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Examiner
  • Jason Offutt: The trip of a lifetime - one way

  • The deal sounds pretty good.



    For an application fee of $38, I can join roughly 80,000 people from around the world in a chance to fly to Mars. It costs more than $200 to fly to Chicago, and that’s just in Illinois. Mars is at least twice that far.

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  • The deal sounds pretty good.
    For an application fee of $38, I can join roughly 80,000 people from around the world in a chance to fly to Mars. It costs more than $200 to fly to Chicago, and that’s just in Illinois. Mars is at least twice that far.
    The entrepreneurial Dutch space company Mars One is looking for anyone with enough money to buy a gallon of cheap whiskey to apply for the chance to be an astronaut. This sounds great, except for the fact that the people picked are never coming home.
    Mars One plans to use existing technology (I think they mean iPads with Angry Birds) to send equipment and supplies to the Red Planet in October 2016, a rover in 2018, and the first group of four settlers (two men, two women) by 2022.
    The second settlers will reach our nearest planetary neighbor by 2025 if the first group doesn’t, you know, die, which is a distinct possibility. Mars One is, after all, a private company doing something a lot of scientists say is impossible. And they’re Dutch, famous for windmills and wooden clogs.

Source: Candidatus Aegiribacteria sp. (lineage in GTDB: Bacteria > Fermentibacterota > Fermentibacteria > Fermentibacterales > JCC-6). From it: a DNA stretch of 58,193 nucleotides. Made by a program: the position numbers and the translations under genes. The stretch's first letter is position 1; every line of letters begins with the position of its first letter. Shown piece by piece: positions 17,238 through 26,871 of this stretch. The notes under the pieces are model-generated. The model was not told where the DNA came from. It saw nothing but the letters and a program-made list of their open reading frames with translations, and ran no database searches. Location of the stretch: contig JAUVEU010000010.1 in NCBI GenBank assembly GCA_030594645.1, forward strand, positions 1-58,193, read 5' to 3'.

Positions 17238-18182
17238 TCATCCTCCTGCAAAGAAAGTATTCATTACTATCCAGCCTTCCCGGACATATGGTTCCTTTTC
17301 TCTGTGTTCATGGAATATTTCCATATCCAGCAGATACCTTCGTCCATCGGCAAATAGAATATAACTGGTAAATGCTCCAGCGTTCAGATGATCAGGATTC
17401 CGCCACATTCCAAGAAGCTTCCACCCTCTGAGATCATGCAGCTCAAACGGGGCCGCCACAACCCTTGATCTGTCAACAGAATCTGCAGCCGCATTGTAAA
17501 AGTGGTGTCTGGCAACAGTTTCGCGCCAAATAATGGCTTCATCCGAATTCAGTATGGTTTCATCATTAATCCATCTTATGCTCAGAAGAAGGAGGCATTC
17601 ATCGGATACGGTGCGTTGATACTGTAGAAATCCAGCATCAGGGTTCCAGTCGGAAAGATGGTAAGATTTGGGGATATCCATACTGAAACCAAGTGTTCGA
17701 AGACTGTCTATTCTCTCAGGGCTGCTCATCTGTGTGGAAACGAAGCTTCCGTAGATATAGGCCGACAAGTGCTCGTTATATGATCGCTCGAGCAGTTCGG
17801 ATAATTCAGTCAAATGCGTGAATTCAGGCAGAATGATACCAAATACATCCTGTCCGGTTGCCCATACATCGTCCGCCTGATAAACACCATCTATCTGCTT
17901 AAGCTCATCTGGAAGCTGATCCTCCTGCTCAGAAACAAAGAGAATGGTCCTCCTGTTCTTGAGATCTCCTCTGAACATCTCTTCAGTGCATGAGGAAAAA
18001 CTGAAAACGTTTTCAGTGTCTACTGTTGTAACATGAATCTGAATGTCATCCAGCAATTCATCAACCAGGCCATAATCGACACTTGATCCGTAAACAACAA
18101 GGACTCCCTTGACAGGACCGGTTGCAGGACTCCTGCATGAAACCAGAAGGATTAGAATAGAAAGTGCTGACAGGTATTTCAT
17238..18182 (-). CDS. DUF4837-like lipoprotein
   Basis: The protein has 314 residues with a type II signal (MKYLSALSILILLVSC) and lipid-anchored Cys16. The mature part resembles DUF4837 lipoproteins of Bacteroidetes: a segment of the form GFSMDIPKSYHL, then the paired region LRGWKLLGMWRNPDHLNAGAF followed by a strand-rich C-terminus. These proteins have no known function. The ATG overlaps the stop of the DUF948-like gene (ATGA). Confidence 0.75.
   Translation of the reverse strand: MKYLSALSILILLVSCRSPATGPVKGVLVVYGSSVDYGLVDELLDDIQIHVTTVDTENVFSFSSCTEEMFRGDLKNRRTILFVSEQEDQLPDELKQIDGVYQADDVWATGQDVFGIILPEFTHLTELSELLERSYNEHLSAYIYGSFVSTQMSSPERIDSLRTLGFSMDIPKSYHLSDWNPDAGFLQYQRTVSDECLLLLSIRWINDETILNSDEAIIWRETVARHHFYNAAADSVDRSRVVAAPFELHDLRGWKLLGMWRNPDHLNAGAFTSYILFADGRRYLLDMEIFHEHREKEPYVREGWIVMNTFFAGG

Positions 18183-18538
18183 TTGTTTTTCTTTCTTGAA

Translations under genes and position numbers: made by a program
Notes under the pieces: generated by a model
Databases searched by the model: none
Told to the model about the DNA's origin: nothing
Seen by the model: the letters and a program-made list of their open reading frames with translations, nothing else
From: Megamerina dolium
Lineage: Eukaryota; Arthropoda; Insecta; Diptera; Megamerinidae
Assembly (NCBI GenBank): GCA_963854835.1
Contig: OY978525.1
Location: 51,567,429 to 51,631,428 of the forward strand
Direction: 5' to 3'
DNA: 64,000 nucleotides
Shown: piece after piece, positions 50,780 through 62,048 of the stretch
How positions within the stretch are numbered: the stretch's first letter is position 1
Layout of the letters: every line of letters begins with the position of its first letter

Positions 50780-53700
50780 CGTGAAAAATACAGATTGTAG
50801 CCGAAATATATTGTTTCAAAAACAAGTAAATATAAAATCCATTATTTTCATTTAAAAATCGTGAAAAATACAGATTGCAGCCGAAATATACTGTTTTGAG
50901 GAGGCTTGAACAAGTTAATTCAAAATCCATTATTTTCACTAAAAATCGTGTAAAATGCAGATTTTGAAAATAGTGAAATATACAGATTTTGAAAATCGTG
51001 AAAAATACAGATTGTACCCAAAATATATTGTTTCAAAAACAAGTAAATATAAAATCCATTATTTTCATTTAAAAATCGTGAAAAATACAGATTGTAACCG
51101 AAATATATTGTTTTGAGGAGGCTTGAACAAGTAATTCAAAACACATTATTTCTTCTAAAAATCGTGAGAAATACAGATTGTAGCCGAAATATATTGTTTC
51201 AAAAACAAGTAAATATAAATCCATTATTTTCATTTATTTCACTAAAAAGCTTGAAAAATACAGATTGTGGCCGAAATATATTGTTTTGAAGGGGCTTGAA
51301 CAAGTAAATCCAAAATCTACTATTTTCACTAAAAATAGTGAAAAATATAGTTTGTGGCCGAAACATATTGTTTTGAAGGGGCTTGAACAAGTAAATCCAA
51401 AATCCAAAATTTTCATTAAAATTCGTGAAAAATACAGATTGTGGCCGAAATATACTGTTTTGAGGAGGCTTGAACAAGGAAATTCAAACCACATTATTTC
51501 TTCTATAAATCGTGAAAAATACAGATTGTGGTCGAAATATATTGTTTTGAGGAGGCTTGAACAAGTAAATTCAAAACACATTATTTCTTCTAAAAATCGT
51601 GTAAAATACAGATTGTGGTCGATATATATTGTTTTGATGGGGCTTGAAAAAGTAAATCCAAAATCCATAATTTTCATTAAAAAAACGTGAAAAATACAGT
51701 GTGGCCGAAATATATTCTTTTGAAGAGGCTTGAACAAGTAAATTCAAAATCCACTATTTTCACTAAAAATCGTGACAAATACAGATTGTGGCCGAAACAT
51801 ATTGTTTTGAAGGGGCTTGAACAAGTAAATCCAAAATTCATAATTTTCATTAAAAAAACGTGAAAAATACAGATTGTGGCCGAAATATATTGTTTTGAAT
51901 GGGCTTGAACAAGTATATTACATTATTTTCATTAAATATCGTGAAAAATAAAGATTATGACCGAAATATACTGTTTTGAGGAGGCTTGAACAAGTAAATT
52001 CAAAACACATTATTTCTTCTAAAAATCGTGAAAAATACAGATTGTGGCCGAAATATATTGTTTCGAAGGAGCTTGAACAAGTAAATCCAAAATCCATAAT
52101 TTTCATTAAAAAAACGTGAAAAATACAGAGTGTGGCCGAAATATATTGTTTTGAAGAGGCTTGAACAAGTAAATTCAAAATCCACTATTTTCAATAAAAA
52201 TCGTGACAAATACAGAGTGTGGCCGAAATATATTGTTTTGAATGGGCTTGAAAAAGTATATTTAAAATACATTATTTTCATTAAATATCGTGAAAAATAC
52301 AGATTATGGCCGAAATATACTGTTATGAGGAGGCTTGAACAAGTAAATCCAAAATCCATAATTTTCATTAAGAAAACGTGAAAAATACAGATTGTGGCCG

Given the danger of the venture and the fact that these “astronauts” may never taste bacon again, why would anyone want to embark on a one-way trip to a planet with an unbreathable atmosphere, an average temperature of minus 80 degrees Fahrenheit, and no bratwurst? Oh, and it’s 48.6 million miles from the nearest QuikTrip.
    Let’s hear from the applicants.
    Catherine, 20, United States: “The reason I know that I want to go to Mars is that every night when I look up at the stars and see them and dream about them I want to go to another planet.”
    Cody, 19, Canada: “Ever since I was a kid I stayed up late and stared at the stars and wondered if anyone else was out there. So the chance to go to Mars and do experiments and find out if there was previous life on Mars. That would be huge for me.”
    Martijn, 38, The Netherlands: “The reason I want to go to Mars is because I think it is the greatest adventure one can imagine. It would be such an honor to stand as humankind on another planet and live out the rest of my life finding out new things learning new stuff. I can’t imagine a bigger bonus in life.”
    I don’t know about you, but I think scientists would be the type of astronaut recruit I’d want to “do experiments,” and learn “new stuff.”
    Of course, the company plans to finance the Mars project by making it into a reality TV show. So now the $38 video selection process to be the first humans on an alien world kind of makes sense.
    Page 2 of 2 - Mars One CEO Bas Lansdorp has already addressed sex (it’s not encouraged, but you never know – ratings, cough, cough), and death.
    “It’s up to the people on Mars to decide what to do with their dead,” he said.
    Since the menu on a Mars colony would probably consist of powdered eggs and local dirt, I’m guessing Donner Pass (cough, cough).
    Am I going to fill out an application? Nah. I’ll probably take my $38 and buy that whiskey instead.
    Follow Jason Offutt on Twitter @TheJasonOffutt.
     
     

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